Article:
The Springbok scrummaging was top-notch, but their defence was a very close second. How many defensive stops and forced turnovers did the Springboks manage to get? Too many for Eddie Jones’ liking if you ask him. The Springboks’ defence at halftime was at 90% tackle success rate of their 79 tackles, its such dominance that forced England to make many more errors and be unsure of themselves. Just for perspective, the Springboks ended the match with a 92% tackle success rate, to do that in a World Cup final match, I respect that.
2. Rotation of the front row
I watched all the Springbok matches and one recurrent theme was the early departure of the Springbok front row players, at first, I thought Rassie Erasmus was not happy with the display of the starting front three versus New Zealand. In the matches that followed I noticed the same thing happen repeatedly, to which I thought it’s just rotation to give everyone some minutes because of the way they were completely outplaying the likes of Namibia, Italy and Canada. In the tighter matches against Japan and Wales, the front row as if on cue started being shuffled around the 50th to 60th mins, I paid it no attention.
In the final Tendayi Mtawarira was first to leave the pitch after a dominant first half and a few minutes in the second half, others made their way to the bench and those replacing them were equally as good as those they replaced. In the post-match press conference, Rassie Erasmus went on to describe in detail how the rotation was their game plan from the start.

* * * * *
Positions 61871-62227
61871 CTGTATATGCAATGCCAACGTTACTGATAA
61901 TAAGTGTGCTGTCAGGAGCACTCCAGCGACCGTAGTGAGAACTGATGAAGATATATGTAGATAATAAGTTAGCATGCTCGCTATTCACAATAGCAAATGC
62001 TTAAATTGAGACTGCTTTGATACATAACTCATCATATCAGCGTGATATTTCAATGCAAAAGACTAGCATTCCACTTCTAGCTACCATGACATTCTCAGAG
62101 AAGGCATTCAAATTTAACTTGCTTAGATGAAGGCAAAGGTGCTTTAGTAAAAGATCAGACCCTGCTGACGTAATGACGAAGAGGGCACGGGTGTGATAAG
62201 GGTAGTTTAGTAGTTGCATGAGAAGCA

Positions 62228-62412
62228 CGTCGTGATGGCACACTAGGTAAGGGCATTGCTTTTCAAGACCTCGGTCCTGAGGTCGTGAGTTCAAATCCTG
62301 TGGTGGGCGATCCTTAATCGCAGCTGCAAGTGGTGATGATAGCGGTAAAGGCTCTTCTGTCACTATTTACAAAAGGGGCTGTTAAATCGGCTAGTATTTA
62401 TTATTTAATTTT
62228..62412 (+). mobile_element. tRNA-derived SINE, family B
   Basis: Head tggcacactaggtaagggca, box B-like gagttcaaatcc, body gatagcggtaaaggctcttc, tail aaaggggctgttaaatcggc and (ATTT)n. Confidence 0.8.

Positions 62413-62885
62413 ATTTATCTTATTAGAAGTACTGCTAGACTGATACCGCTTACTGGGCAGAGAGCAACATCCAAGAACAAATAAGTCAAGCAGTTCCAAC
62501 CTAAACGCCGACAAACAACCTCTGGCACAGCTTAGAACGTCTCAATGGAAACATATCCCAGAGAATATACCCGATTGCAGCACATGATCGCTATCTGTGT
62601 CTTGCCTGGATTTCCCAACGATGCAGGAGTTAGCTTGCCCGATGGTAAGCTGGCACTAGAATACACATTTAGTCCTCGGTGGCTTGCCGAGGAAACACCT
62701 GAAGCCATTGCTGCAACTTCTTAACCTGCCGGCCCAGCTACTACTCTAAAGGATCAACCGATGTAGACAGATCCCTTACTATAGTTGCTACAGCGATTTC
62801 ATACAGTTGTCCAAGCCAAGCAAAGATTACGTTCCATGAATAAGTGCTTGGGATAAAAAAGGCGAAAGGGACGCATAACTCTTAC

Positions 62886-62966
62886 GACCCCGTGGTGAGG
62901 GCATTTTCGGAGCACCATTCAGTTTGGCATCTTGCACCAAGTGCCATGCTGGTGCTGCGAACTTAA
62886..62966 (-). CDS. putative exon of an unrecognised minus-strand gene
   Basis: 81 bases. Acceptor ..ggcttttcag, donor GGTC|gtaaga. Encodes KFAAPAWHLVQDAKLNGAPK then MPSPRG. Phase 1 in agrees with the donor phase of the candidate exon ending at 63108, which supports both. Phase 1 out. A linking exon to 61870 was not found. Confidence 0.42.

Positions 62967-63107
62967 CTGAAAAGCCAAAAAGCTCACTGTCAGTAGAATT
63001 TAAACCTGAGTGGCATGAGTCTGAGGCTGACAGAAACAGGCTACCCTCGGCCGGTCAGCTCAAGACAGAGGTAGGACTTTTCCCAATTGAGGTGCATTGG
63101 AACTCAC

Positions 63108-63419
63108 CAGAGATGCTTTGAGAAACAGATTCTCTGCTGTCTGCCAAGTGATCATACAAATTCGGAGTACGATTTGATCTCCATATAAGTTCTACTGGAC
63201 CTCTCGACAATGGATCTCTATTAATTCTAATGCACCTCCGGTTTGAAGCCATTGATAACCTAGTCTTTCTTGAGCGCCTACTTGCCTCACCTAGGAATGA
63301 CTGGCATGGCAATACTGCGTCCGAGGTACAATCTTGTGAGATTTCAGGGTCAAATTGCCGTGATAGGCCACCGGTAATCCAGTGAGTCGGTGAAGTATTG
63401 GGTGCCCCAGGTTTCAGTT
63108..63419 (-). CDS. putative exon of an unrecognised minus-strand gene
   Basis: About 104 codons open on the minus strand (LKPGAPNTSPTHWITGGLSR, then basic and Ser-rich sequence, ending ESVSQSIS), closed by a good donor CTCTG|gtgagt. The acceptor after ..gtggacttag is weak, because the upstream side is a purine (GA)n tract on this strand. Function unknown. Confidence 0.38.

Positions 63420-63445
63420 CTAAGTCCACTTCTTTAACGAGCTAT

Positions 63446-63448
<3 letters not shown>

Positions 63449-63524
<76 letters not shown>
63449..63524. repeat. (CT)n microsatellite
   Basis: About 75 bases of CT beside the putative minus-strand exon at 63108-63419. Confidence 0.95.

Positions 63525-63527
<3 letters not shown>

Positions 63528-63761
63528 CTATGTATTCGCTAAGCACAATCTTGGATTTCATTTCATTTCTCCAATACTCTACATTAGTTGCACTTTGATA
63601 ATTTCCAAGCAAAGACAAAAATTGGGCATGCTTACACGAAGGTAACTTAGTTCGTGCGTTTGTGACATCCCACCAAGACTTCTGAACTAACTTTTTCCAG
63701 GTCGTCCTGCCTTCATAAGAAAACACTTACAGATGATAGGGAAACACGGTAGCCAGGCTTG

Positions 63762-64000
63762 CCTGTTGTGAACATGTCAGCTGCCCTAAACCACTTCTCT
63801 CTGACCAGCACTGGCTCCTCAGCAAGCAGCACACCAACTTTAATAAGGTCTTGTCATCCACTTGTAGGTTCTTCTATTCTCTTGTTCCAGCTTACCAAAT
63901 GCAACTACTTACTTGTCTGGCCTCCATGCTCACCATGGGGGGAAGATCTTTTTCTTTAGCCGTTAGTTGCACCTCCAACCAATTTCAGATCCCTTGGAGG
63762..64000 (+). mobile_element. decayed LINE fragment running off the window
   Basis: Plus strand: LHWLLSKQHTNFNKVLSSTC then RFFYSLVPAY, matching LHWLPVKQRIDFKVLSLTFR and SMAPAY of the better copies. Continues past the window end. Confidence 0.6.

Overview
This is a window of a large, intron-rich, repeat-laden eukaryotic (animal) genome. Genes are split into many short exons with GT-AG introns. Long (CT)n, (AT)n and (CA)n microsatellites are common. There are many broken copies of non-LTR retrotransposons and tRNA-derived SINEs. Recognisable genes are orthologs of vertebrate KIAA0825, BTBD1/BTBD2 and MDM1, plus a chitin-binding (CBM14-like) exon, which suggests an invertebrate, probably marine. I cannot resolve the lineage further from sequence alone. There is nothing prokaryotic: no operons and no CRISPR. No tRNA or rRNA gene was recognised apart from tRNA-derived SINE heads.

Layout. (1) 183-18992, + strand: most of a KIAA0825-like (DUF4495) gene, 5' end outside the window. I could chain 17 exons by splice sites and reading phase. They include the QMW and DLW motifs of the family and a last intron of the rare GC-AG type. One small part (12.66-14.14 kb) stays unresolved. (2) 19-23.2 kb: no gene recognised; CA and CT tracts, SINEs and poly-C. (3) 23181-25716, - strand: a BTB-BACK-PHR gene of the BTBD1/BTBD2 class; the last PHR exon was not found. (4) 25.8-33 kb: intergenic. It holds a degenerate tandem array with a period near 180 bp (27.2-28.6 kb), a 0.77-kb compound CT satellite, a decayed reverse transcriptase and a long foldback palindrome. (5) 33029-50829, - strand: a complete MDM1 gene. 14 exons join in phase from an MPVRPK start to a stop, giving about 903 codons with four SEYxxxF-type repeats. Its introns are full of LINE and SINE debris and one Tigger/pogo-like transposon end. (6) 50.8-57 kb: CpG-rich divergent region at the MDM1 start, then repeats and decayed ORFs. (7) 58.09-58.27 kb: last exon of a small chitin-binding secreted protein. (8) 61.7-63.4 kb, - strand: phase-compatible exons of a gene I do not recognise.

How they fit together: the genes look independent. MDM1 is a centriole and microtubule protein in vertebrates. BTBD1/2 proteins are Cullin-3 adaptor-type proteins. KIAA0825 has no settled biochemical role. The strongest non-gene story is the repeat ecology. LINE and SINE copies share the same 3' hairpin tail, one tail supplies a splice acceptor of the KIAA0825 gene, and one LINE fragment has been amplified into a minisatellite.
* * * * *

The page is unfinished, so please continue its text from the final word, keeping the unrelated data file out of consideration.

He said, “… the front row we have played they have all had around the same number of minutes when you compare that to the number of minutes…” and went on to explain how the opposition front row played upwards of sixty to seventy minutes every game. This was a key statement for me, not only were the coach and his staff preparing for specific matches, but they had a plan of how they wanted to play in the World Cup final and it all began with preserving any Springbok side’s key assets. Well played.
3. Finding consistency
The change in mindset at a key period leading to the World Cup. The Springboks have won eleven of their last twelve games and that is a far cry from their inconsistent results in 2017 and 2018. Kudos to the Springbok coaching staff and players for getting into gear and putting together a consistent body of work in crunch time before, during and in the greatest rugby match in the world.
My Springbok player ratings
15) Willie le Roux – The full-back provided safe hands under any high balls that England launched towards him. He was very cool under pressure. 6
14) Cheslin Kolbe – The speedy winger didn’t have a whiff of the ball. When he did, he gave us a glimpse of the hunger is teammates had by refusing to go down as he sped to score the try to ice the game. 7